"
Newspaper Archive of
The Perkins Journal
Perkins, Oklahoma
Lyft
February 8, 2001     The Perkins Journal
PAGE 5     (5 of 14 available)        PREVIOUS     NEXT      Full Size Image
 
PAGE 5     (5 of 14 available)        PREVIOUS     NEXT      Full Size Image
February 8, 2001
 

Newspaper Archive of The Perkins Journal produced by SmallTownPapers, Inc.
Website © 2023. All content copyrighted. Copyright Information.     Terms Of Use.     Request Content Removal.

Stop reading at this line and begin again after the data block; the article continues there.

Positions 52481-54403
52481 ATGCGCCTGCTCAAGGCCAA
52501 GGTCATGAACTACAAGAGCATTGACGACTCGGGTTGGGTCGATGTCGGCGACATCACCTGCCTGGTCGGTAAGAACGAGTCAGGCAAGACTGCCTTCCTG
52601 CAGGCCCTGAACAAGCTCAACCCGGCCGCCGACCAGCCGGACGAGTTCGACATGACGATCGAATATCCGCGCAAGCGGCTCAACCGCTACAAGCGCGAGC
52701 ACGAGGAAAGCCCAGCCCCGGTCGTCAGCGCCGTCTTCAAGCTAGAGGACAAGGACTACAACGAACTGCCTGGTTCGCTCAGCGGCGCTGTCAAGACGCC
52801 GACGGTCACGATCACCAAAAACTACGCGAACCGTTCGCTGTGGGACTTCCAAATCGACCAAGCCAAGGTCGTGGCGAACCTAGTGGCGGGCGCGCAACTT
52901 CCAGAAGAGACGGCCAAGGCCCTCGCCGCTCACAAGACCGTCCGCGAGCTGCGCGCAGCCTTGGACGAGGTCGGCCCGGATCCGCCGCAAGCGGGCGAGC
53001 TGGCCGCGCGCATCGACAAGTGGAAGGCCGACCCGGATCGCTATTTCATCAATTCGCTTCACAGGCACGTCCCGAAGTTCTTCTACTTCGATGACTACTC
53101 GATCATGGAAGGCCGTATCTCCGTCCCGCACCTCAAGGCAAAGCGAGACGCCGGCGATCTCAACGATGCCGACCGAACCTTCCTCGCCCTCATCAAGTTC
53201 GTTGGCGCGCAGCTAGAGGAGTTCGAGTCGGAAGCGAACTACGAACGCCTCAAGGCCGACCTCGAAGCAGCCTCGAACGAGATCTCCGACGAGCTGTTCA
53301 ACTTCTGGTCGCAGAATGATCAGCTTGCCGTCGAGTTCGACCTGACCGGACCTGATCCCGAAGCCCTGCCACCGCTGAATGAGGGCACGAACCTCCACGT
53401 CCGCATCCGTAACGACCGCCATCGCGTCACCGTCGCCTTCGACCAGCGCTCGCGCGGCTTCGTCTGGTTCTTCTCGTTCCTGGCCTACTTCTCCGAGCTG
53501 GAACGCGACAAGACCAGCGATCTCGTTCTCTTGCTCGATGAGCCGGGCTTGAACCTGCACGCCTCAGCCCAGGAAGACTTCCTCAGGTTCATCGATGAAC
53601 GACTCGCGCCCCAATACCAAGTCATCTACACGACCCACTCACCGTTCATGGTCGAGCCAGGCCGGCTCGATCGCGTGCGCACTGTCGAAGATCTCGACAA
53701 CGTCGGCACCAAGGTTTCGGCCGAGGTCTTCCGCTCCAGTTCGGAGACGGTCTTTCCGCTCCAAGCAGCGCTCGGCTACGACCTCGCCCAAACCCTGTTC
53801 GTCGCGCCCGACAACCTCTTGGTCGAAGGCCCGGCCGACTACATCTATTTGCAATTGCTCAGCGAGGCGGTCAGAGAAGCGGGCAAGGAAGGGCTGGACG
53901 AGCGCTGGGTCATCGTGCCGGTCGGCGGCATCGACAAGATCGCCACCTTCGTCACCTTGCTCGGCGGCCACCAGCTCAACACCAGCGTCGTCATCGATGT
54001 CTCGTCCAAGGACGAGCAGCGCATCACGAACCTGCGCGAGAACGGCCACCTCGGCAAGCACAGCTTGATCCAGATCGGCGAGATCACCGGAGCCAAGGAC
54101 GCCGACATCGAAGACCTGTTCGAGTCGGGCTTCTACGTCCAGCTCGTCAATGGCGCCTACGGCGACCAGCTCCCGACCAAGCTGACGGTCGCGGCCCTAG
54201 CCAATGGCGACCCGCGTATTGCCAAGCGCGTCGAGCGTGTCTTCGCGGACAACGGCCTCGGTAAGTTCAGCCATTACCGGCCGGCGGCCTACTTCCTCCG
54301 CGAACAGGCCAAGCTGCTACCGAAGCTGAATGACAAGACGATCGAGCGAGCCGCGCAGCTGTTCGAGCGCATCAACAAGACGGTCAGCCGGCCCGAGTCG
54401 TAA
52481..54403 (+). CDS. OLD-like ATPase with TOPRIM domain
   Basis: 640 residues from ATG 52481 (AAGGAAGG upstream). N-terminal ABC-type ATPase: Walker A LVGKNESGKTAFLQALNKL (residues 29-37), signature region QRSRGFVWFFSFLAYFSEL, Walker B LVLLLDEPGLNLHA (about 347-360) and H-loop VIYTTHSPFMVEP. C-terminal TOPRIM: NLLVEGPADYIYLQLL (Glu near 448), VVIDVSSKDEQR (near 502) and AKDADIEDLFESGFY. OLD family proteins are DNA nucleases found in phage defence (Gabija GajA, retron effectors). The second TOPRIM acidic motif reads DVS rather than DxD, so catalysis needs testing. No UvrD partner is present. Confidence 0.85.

THE PERKINS JOURNAL, Thursday, Webrumy 8, ZOOJ-5 l~lll'f{,v II Carlton Durfey of tied January 27, 2001 i of 38. for Duffey were held Thursday, February Presbyterian Church Pastor Carol Funeral ar- ats were handled by Home. was born on August Poughkeepsie, New Durfey and lson) Duffey. His fam- from New York to la when he was t5. d graduated High School in Oklahoma. Upon )n he attended Oral University in Tulsa was conferred a Bach- ation Arts in later received a :ree in Mass Corn- from Oklahoma fiversity. He spent his a love and dedication as a t.v. and radio 13, 1998 he married Durfey in Perkins. daughter, Ashlee ). Kendall and his camping, the the mountains, and in Colorado. Is preceded in death who passed away is survived by his tricia and daughter of the home. and :Ellen (Durfey) War- husband Fulton survived by one Nelson Durfey of sisters; Amy and her husband Ri- Valley, New .arlene Dowd of )-sisters; Eliza- of Florida and of Coweta. al fund for the care tcation of the minor been established. Con- may be made to 'urfey, C/O Bane 680. Tulsa. OK family w:ishes a thanks to for g up this services for long- Business owner 77, of Cushing 11 a.m. Friday, Feb- at the Euchee Val- Park Cemetery Rev. George presided. The presented full re direc- Palmer Funeral 20, 1923 in Thomas and Viola He received his ation in Perkins and the Perkins He attended Cen- lVersity in Edmond O.S.U. in married to May on May 7, 1951 /'s Catholic He was E and M Li- of the Cushing Was a veteran of the serving in both the Korean War. died on Tues- 30, 2001 at his Cushing. wile, May i, One son, Gary of Mounds, Okla- daughter, Donna Oklahoma, Pete Hickman of one sister tier of Penn. grandchildren and grandchild. preceded in his parents, one and one infant Otis Murray Otis Murray, I-hen-do-buh (four wings) of the Bear Clan, Ponca City resident died Thurs- day, Jan. 25, 2001, at his home. He was 39. The funeral was held at 2 p.m. Saturday, Jan. 27, 2001, at the Ponca Indian Baptist Church. The Rev. Ted Freeman, offici- ated. Burial followed at Ponca Indian Cemetery under the di- rection of Trout Funeral Home. Otis Murray was born April 13. 1961, in Fairview, the son of Robert Sr. and Virgina Wa- ters Murray. He moved with his family as a young child to Red Rock and attended Red Rock public schools, graduating in 1979. He was a fancy dancer from 1972 to 1977. He was em- ployed as a roofer and did beadwork for the Ponca Indian tribe. He enjoyed playing bas- ketball, baseball, softball, and shinney. He also was a feather maker, fan maker, and made baby moccasins. He was a member of the Ponca Indian Baptist Church and was a mem- ber of the Southern Iowa Indian Tribe. He is survived by his mother; three brothers, Robert Murray Jr. of Newkirk, Donald Frank Murray of Ponca City, and Kirvin Allan Murray of Ponca City; three sisters, Sandra Sue Murray of Houston, Lori Ann Franklin of Perkins, Virene Alice Murray of Ponca City; and several nieces and neph- ews. He was preceded in death by his father and one sister, Ida Sue Murray. Casket bearers were; Bob Murray Jr., Don Murray, Kirvin Murray, Roger Kihega, John D. Waters, and James Terry. Hon- orary bearers were Garland Kent Jr., John Desjarlay, Troy Warrior, Alan Waters and Tommy Kent. John William Baker Perkins native John William Baker died February 6, 2001, at the age of 80 years. Services will be held at 2 p.m.Thursday,, February 8, 2001, at the First United Meth- odist Church of Perkins. Inter- ment will follow at Perkins Cemetery. Pastor Jim Shepherd will officiate the service, which are under the direction of Strode Funeral Home. Baker was born in Perkins, Oklahoma on August 6, 1920 to William Noah and Leona (Wagner) Baker. Mr. Baker served in the Eu- ropean Theatre in World War II as a Seabee, and was employed with the Continental Oil Com- pany. Mr. Baker owned and oper- ated the family business, Baker's Dry Goods Store in downtown Perkins. Under his ownership, the store contained the newest and latest items for sale, and people came from all over to buy items from Baker's Dry Goods. He loved OSU football, en- joyed his cars, and was known as a patient man. Mr. Baker was very active in the Perkins Lion's Club, of which he was a charter mem- ber. He was also a member of the Perkins United Methodist Church, and served as a volun- teer fireman. He loved his com- munity and the people in it. Baker was preceded in death by his parents; his nephew, Larry Dale Holbrook; and his cousin, Mildred Sherrod Cash. He is survived by his sister, Florence Blanche Baker Holbrook and her husband, Dale, of Perkins, Oklahoma. Survivors also include his cousins Sue Wagner Grice of Mooreland, Oklahoma, John P. Wagner of Bethesda, Maryland, and Claude Cash of Perkins, Oklahoma. Condolences may be e- mailed to the family at STRODEFH@AOL.COM. Scholarship contest to award 25 top student athletes with $7,500 ay s Recognizing the importance of high school academics, ath- letics, community service and good nutrition, the Milk Mus- tache campaign has announce the fourth annual Scholar Ath- lete Milk Mustache of the Year (SAMMY) awards, in partner- ship with USA Today. The contest, which educates Joshua Taylor of Perkins teens to the impoOxmt roll of was one oflastyear's 25 nutrition in both athletic and winners of the Milk Mustache academic success, awards 25 campaign. high school seniors from across the country a $7,500 scholarship key nutrients milk provides, in- and an opportunity to appear in eluding calcium. The SAMMY a special milk mustache ad to program recognizes outstanding run in USAToday, Sports Illus- scholar athletes who place high trated and ESPN Magazine. importance on good nutrition as "There's no magic formula fro a contributor to their successes." being a top athlete or scholar," Teenagers today are drinking said Kurt Graetzer, CEO of the twice as much soda as milk, Milk Mustache campaign. "But which is unfortunate, since you can put the chips in you fa- about 15 percent of adult height vor by making sure you are ad- is added during the teen years. equately nourishing you body. Bones need calcium to help Most teens today are missing them develop and about 80 per- cent of teens today aren't get- school sport during the 2000- ting what they need. 2001 school year. Official nomi- The National Academy of Sci- nation kits, which include an ences recommends teenagers application and contest rules, are get 1,300 mg of calcium a day, available by logging onto the the equivalent of drinking at Milk Web site at least four, 8-oz. glasses of milk. www.whymilk.com. Milk Mustache scholar contest "Many student athletes don't details, realize drinking milk is an easy One winner each from 25 geo- solution to a tough problem," graphic regions in the continen- said Linda Racicot, executive tal United States will be chosen vice president of domestic mar- by a panel of Milk Mustache keting for Dairy Management celebrity judges including Cal IncrM. "Stress fractures sideline Ripken, Jr., Pete Sampras, Mia countless numbers of students Hamm, Tony Hawk and Kurt athletes every year. We want to Warner. Winners will be se- commend the scholar athletes lected based on four criteria: who know that by simply get- 1. Academic performance ting the recommended daily 2. Athletic excellence amount of calcium, they can 3. Leadership skills help prevent injury and be at 4. Community service their best." Coaches, teachers, peers and Entries must be postmarked on even students themselves are or before March 16, 2001 and encouraged to submit nomina- received by March 28, 2001. Fi- tions for all high school seniors nalists will be named by June who participated in a high 200i. Student musician provides music for Main Street banquet Chris Reed recently provided music during the Annual Main Street Appreciation Banquet. Reed is a student at Perkins- Tryon High School Tallgrass Prairie Preserve volunteering opportunites available Area residents can learn more about a nearby preserve and its volunteer program on Feb. 15 at 6:30 p.m. in room 214 of the Stillwater Library. Just 17 miles north of Pawhuska in Osage County, the TaUgrass Prairie Preserve thrills visitors from around the world with spectacular vistas of the Osage Hills, beautiful wild- flowers and a bison herd now numbering over 1,200 animals. Preserve volunteers will be available to answer questions about volunteering opportunities. These volunteers (docents) talk with guests at the Visitor Center and/or guide hikes on the trails at the Tallgrass Prairie Preserve. Anyone interested in learning more about these volunteer opportunities should plan to attend. For more information about the event, or about volunteering at the Tallgrass Prairie Preserve, contact Mary Mclntyre Coley, Di- rector of Education and Outreach, Oklahoma Chapter of The Na- ture Conservancy at 918-585-1117. National Heart Failure awareness week Watkins announces federal 'COPS' grant Congressman Wes Watkins announced that the City of Perkins will receive a federal grant worth approximately $75,000 from the U.S. Department of Justice's Community Oriented Policing Service (COPS) program. The COPS grant will help fund the hir- ing of an additional law enforcement officer. COPS grants provide a local government with three years of funding for seventy-five percent of the total salary and benefits of new community law enforcement officers. "By helping Perkins put an additional officer on the beat, this COPS grant will help provide local residents with more security and more peace of mind," Watkins said. sweet:h rt Patsys Flowers 518 N. Main Pe ins, OK 7#059 #05-5#1"-2#20 February 17&18, 8:30a.m. ADSAC - 21 & Over State-Certified State Set Fee $85 Walk-ins Welcome - i:45p.m. Call 1-800-522.9080 Alcohol Training & EdlJCation The Oklahoma Foundation for Medical Quality (OFMQ) wants you to think of more than chocolate hears this Valentine's Day, which falls in the middle of National Heart Failure Awareness Week. "During this time of year when so much attention focused on hearts of all types, we think it is appropriate to spotlight hear failure, a treatable chronic syn- drome that often goes undiag- nosed," W.H. Oehlert, M.D., principal clinical coordinator for OFMQ, said. This years OFMQ has joined with the Heart Failure Society of American (HFSA) to support National Heart Failure Aware- ness Week: February 12-17. To request educational mate- rials related to the campaign, call toll-free 1-877-510-HFSA or visit the HFSA website at Www.abouthf.ora. Make your mark for... Candidate for Office No. 1 Perkins-Tryon Board of Education His only special interest is the youth of this district, Former Perkins Parks and Recreation Director * Perkins Bandits assistant football coach * Youth league baseball umpire and basketball official . A parent of two children in the school system Active in school and community events Political advertisement paid for by Rick Lomenlck. i i i Lawn & Garden *Lawn Mowers .Plumbing *Electrical Paint Automotive Parts OPEN SATURDAYS 8 A.M. TO 1 P.M. Monday-Friday 8 a.m. to 6 p.m. 111 South Main .547-2477 .Perkins eq, lm.olm